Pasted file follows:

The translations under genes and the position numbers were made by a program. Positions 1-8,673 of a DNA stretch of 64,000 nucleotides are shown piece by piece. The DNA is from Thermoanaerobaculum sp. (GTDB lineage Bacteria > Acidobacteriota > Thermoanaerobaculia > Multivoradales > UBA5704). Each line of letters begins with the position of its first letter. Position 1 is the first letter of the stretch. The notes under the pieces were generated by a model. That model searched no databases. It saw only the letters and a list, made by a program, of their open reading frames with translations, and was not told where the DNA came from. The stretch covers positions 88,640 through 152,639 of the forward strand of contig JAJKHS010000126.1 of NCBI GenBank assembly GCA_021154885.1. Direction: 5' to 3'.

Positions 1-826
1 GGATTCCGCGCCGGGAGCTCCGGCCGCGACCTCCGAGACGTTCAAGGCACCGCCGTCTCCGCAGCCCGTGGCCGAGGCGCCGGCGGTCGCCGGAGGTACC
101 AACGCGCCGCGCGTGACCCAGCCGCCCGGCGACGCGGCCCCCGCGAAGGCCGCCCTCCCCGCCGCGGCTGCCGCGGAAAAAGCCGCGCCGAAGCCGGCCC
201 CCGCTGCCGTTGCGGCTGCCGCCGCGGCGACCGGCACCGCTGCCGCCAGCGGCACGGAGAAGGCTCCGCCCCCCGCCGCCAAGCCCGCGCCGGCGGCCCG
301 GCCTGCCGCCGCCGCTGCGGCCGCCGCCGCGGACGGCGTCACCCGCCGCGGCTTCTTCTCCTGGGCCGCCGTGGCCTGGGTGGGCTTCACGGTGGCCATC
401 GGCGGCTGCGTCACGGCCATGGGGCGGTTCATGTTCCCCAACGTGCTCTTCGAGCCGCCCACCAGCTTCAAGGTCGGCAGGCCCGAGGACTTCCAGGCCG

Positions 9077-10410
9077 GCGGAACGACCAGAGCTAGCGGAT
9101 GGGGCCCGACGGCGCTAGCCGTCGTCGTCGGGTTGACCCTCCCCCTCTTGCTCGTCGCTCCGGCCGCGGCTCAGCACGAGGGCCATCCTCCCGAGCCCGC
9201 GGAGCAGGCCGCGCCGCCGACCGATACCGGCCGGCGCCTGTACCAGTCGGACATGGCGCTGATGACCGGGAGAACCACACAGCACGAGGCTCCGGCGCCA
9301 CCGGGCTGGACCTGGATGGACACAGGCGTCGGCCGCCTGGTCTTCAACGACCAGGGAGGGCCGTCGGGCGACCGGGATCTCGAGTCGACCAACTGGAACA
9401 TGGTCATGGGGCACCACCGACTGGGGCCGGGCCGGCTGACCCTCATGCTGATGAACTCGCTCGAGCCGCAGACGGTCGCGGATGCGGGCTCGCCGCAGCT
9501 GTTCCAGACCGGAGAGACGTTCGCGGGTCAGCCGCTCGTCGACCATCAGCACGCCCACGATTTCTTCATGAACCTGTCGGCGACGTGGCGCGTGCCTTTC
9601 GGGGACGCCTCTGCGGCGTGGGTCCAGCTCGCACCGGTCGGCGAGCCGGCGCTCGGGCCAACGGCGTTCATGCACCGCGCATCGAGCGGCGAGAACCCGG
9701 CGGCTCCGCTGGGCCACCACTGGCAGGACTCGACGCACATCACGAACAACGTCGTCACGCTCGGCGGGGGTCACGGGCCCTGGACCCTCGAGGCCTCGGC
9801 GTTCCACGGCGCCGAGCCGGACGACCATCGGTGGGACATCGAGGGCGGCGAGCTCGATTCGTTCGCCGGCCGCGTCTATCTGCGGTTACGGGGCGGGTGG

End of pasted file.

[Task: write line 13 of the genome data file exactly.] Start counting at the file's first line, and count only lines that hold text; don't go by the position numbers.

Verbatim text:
9401 TGGTCATGGGGCACCACCGACTGGGGCCGGGCCGGCTGACCCTCATGCTGATGAACTCGCTCGAGCCGCAGACGGTCGCGGATGCGGGCTCGCCGCAGCT